Almost 50 years old and having completed a law degree in Cuba, Alicia is working on the construction of a 30-story building in the north of Moscow. She is part of a group of 25 Cubans (7 men and 18 women) who have been working there for about a month, doing the hardest tasks.
Without a contract, stability or protection, their only benefit is the payment of 1,800 rubles (about 20 dollars) every day after more than 10 hours of intense work, if the bosses consider that they have done it well and, of course, if they are not arrested by the police first.
This is what happened a few days ago. “They arrived suddenly, around 12:30, dressed in civilian clothes. We were cleaning windows at the time; others were knocking down the ceilings or scraping paint,” says Alicia.
“They went straight up to the 25th floor, which is where they caught 7 of the men. They warned the rest of us and we ran downstairs and hid outside, in a small room where we barely fit, trembling with fear. We did not know what was going to happen to our companions. They were not mistreated but they were taken into custody. The rest of us were hidden for 5 hours. When they told us that they had left, we were able to get out,” she recalls after the scare.
“It was a terrible day; we were all very nervous. One of the women who was with me has her child here and she pays for his care so she can go to work. That woman’s heart was in her mouth because if they arrest you they can leave you in jail or deport you,” Alicia explains.
“The men told us later that they sat them on the floor, and at around 3.30 pm they forced them to pretend they were working, especially the women, to take photos of them. That is already irrefutable proof to be deported, but those photos were under duress. They didn’t let them use their phones either. They couldn’t do otherwise; before they had beaten a Tajik who refused. They are very decent men, who are not used to that kind of mistreatment, and they did what the police told them to do.”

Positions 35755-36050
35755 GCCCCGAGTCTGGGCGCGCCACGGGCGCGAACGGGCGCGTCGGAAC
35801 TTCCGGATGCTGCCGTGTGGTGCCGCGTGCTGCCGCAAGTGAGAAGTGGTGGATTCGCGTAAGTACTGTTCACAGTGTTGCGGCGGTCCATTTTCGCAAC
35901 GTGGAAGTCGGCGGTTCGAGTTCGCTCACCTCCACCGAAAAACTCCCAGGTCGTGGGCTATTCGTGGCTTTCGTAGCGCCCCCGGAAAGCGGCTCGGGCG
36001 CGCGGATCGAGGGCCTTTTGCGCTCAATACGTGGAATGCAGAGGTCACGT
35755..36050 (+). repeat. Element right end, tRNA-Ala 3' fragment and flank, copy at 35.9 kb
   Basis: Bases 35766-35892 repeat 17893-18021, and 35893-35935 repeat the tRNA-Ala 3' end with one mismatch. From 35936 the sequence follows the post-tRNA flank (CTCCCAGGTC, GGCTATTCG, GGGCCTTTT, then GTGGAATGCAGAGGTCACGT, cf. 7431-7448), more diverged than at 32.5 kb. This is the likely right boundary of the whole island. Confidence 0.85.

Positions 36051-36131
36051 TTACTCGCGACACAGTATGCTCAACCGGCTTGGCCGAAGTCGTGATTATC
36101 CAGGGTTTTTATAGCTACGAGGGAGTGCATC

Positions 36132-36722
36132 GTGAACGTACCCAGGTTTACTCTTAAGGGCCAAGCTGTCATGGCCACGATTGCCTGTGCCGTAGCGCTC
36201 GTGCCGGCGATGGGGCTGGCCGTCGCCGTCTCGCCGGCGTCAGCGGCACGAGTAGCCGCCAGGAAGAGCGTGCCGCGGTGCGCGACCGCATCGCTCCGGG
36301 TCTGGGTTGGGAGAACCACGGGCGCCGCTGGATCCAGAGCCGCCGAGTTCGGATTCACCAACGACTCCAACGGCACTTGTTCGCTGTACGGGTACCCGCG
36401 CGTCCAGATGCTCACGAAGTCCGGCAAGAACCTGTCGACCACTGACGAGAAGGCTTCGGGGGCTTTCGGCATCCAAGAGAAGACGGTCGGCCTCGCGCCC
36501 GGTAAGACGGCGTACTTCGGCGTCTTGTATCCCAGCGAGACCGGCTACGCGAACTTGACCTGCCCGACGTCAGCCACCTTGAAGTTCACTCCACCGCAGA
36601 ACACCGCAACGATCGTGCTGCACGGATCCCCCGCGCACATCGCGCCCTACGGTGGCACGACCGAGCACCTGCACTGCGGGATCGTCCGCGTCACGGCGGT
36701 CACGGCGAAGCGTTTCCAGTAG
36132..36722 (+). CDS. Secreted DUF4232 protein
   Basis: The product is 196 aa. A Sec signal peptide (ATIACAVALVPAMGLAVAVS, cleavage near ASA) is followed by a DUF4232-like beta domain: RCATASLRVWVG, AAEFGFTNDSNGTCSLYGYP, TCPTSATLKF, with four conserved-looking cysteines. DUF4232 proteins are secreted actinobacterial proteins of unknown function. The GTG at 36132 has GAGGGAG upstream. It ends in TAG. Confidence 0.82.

“It was one of the saddest days of my life in this country,” says this woman who has become something of a mother to her younger peers. “I kept an eye on my boys until they were released late at night, thanks to the Russian head of the work site, who was good and paid to have them released.”
Detained in uncertainty
Ileana was not so lucky. She, her husband and a friend were detained at the sawmill where they worked, on the outskirts of a small town 300 km from Moscow, and they went directly to a temporary detention center for foreigners, where they have been for almost a month.
“They tried us and told us that we were going to be deported and that if we got the money for the ticket it would be quick. But we already have it and nothing. The Cuban embassy tells us that we still do not appear on the deportation lists, that they have not been notified that we are in jail. We gave them the data and they called, but we have not heard anything else,” she explains from there.
The conditions of the place are acceptable, but “there no one can eat the food,” she says and sends a photo of a serving of buckwheat, a cereal with a peculiar taste Cubans are not used to. But what is worst is the isolation. “They put me alone in a cubicle, separated from my husband and his friend. Loneliness is terrible. I only see other people when they take me out to the yard for a few minutes.”
Amid uncertainty about how and when their case will be resolved, they have been offered a “solution” several times.
“My husband and the other guy have been offered to enlist in the army to go to war, they have been told that they would give them papers and money; although not me, because we are not legally married. But we don’t want that. I have a daughter practically alone in Cuba, a minor. We had been here for almost two years now, but all I want now is to return.”
Ileana, which is not her real name, ends up asking me not to publish data or images of her that allow her to be identified. “My husband is afraid that they will retaliate. They broke another prisoner’s phone for asking for help.”